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Table 2 Details of included studies

From: A systematic review of the clinical effectiveness of acupuncture for allergic rhinitis

Author, year, place of study Population Intervention/Comparator Outcomes Result summary
Wolkenstein 1996 [16] & Horak 1993 [18] 1998 [17]
18–65 yrs with AR for > 2 yrs
n = 30 randomised (unclear on numbers in each group). Mean age 41 yrs.
Needle acupuncture
Placebo needle was placed away from defined acupoint.
1 session per week, total 9 sessions.
1) Nasal secretions (30 mins)
2) Subjective well-being VAS (15 mins)
3) Subjective symptom score (15 mins)
4) FEV1 (30 mins)
5) Change in the nasal flow (15 mins)
6) Daily symptom diary (two months)
1) + 5)There was no difference in the sum of nasal flows between the groups
2) There was no difference in subjective well being
3) + 6) No difference for symptom score measures or the daily symptom diary scores
4) No difference reported
Langer & Hauswald 1989 [19]
Needle Intervention group n = 22 mean age 33
Laser intervention n = 26 no further details
Control group n = 17 no further details
Needle acupuncture: 3 sessions per week total 9 sessions.
Laser acupuncture: 15 sessions, 5 times per week, 3 weeks
Control: as laser but with laser inactive.
1) Nasal swelling
2) Flow of watery secretions
3) Conjunctivitis
4) Medication use
5) Sneezing
6) Subjective patient report of breathing through the nose
7) Patient judgment
Placebo, acupuncture and laser acupuncture significantly reduced nasal swelling, flow of watery secretions and conjunctivitis at the 2% significance level
No results were reported for subjective patient measure of breathing through the nose or sneezing.
Ng et al 2004 [21]
Hong Kong
> 6 yrs old with symptoms for > 4 weeks and other allergies at two sites.
Intervention group n = 35 ave age 11.7
Control group n = 37 ave age 11
Needle acupuncture
Control needling at less depth 2 sessions per week for 8 weeks (16 sessions)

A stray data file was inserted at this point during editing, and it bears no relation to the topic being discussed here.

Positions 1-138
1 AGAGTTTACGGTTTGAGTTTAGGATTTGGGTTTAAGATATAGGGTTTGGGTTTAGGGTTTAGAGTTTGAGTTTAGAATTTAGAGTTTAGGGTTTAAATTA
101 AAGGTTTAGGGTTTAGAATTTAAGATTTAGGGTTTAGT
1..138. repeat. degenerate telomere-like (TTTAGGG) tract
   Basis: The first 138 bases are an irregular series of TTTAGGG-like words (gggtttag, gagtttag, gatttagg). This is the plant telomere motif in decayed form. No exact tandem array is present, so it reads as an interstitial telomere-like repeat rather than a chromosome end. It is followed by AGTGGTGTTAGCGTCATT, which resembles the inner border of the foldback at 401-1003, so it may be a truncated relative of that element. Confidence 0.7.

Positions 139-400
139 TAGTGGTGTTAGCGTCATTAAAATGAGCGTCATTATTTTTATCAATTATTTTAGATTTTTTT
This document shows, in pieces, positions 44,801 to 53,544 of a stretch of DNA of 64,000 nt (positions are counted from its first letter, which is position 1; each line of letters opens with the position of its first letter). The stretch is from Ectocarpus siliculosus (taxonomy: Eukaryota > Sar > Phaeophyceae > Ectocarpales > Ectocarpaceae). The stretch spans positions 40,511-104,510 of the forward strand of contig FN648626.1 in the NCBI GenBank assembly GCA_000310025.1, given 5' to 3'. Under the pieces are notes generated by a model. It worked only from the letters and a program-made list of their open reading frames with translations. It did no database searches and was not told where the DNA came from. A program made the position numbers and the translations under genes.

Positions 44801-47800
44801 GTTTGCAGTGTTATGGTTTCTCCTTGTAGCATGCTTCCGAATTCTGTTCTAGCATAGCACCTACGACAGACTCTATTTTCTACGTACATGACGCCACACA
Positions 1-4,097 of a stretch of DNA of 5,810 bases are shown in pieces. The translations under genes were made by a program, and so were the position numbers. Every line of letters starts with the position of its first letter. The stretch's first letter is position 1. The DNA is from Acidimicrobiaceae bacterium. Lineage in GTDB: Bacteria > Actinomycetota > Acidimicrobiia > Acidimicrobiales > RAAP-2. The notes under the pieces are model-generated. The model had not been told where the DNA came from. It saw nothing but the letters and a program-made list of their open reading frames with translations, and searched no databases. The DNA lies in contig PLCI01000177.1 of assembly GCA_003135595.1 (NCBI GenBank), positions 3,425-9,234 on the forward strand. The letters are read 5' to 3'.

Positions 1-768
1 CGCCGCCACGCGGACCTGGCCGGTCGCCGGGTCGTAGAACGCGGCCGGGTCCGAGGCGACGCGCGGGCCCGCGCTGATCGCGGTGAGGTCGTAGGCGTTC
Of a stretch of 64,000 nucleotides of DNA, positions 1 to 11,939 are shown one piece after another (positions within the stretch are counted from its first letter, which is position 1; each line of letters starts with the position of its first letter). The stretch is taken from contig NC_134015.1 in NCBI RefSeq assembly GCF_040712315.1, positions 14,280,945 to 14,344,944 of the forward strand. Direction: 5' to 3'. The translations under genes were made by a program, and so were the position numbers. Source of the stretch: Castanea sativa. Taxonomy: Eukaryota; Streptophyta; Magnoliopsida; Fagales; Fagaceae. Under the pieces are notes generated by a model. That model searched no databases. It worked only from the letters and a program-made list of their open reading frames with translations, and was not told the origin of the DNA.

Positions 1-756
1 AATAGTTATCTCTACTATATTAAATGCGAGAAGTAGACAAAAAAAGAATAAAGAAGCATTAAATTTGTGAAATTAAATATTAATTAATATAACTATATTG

Follow-up 12 weeks
1) Daily rhinitis score
2) Symptom free days
3) Daily relief medication score
4) Blood eosinophil count
5) Serum IgE levels
6) Adverse events/preference
1) significant reduction in daily symptom score in the intervention group
2) An increase in symptom free days in the intervention group from baseline reported
3–6) There was no change in symptom relief scores between the groups or the serum markers measured.
Magnusson et al 2004 [15]
18–50 yrs old
Intervention n = 20 ave age 35.3
Control n = 20 ave age 35.3
Needle acupuncture
Control acupuncture away from intervention acupoints and shallow needling 12 sessions of 3 needling events in 30 mins.
Follow-up 12 months
1) Allergic symptoms (VAS)
2) Mediation use
3) Allergic symptom due to pollen (VAS)
4) Tiredness during pollen season
5) Depression during pollen season
6) Impaired ability to work (VAS)
7) Serum IgE
1–6) no significant findings between intervention and control groups for any of the outcome measures.
7) Serum IgE levels were found to be reduced in the intervention group for the mugwort allergen, but there were differences in baseline characteristics between the groups.
Williamson et al 1996 [23] UK > 16 yrs with moderate or severe symptoms
Intervention n = 51 ave age 31.9
Control n = 51 ave age 29.9
Needle acupuncture
Control group – needling on the patella
5 minute sessions 3/4 times per week
1) Patients in remission
2) Mean weekly symptom score
3) Units of medication
4) Perceived effect of acupuncture
1)+2) no changes in remission of symptoms over the course of the study or weekly symptom score
3) There was no difference between medication use score
4) There was no difference between perceived effect
Petti et al 2002 [20]
22–45 yrs with > 2 yrs symptoms Group A: Plasma reference control. Healthy individuals n = 30 22–42 yrs
Group B1: Intervention. n = 30 22–45 yrs
Group B2: Sham Intervention n = 30 24–45 yrs
Group B3: patient control no intervention. n = 30 age not clear
Needle acupuncture with electrostimulation of the needle once in place.
In the intervention group the needles in points ST36 and LI4 were electrostimulated with pulsating waves for 15 mins.
All sessions lasted ~20 mins
1) Symptom score (5-point scoring system)
2) Serum cytokine measurements for IL-2, IL-6 and IL-10
Measures were taken 2 hrs and 24 hrs after treatment
1) Groups B1 and B2 showed an improvement in symptom scores after acupuncture despite B2 receiving sham acupuncture.
2) Serum IL-2 cytokine levels were increased after 24 hours in the reference control group and group B1. However all values were still within the normal range Serum IL-6 levels did not change in any groups over the 24 hrs.
Serum IL-10 levels were significantly reduced in the active intervention group
Xue et al 2002 [22]
Age range 18–70 years > 2 years duration
Group A: n = 17 subjects, ave age 44
Group B: n = 13 subjects, ave age 44
Needle acupuncture administered 3 times a week for 4 weeks, sessions lasted 25 minutes.
Sham group received shorter needles.
1) Severity symptom score
2) Relief medication score
3) Side effects
1) There was a significant improvement in post treatment symptom severity scores between intervention and control groups
2) One patient in each group required relief medication – no analysis was performed.
3) no side effects reported